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Reading Group Guide

young Sunday school teacher impact his daughter’s view of her father and of herself ? Although Catherine Grace is not raised with a mother, she is surrounded by many strong mother figures, most notably Gloria Jean as well as Miss Mabie and Flora. In what ways do you think these women influenced Catherine Grace and contributed to the young woman she became? How do you think she would have been different, had her mother lived? When Catherine Grace rode that Greyhound out of town on her eighteenth birthday, she left not only her father but her younger sister, Martha Ann. How do you think Catherine Grace’s leaving and then her return home impacted her relationship with her younger sister? Would either one of them ever found what they truly wanted had Catherine Grace obediently remained in Ringgold? Lolly Dempsey and Catherine Grace are best friends. How does Lolly’s relationship with her abusive mother influence Catherine Grace’s thoughts about her own mother? Does Lolly share her friend’s dream to leave town and, if not, why? Whether it’s a Dilly Bar at the Dairy Queen, creamed corn at church suppers, or a jar of strawberry preserves, food plays an important role in this story. Catherine Grace herself was convinced “that even my own mama considered the tomato a symbol of a person’s God-fearing commitment to biblical and civic values” (p. 11). How important is food in the telling of a Southern story? How does food affect not only the telling of this story but Catherine Grace’s personal journey?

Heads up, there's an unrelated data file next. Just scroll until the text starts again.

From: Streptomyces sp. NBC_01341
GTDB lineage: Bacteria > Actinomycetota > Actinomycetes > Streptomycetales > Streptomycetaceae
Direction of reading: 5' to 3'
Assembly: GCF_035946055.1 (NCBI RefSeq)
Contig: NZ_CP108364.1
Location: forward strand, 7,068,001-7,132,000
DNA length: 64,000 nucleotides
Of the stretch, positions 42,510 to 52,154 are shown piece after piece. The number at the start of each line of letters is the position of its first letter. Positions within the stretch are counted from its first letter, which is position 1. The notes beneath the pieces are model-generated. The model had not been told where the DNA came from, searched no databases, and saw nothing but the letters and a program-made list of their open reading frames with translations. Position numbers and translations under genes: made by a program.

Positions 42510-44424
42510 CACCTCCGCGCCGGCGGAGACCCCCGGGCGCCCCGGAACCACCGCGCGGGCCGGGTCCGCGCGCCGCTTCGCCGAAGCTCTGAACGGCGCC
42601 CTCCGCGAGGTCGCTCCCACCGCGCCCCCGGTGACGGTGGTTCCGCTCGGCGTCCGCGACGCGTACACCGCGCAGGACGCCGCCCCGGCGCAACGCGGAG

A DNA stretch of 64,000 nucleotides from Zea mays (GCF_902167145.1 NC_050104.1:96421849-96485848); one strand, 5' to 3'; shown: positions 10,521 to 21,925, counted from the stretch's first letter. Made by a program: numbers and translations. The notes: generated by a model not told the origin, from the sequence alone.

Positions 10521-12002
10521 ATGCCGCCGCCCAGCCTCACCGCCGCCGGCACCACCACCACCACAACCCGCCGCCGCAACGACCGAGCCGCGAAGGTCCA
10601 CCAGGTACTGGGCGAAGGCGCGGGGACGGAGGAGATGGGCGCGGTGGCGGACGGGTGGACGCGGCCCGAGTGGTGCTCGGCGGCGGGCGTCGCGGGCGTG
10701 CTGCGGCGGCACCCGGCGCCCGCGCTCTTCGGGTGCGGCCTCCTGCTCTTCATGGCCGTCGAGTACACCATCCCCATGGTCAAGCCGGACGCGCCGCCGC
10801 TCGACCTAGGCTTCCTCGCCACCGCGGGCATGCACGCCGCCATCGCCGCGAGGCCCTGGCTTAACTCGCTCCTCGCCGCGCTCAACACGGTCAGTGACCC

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Looking for Salvation   at the Dairy Queen  visit one of these online retailers:    Amazon  Barnes & Noble  Borders  IndieBound  Powell’s Books  Random House 

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Looking for Salvation at the Dairy Queen, by Susan Gregg Gilmore - Excerpt  

The town of Ringgold, Georgia, has a population of 1,923, one traffic light, one Dairy Queen, and one Catherine Grace Cline. Quickwitted and...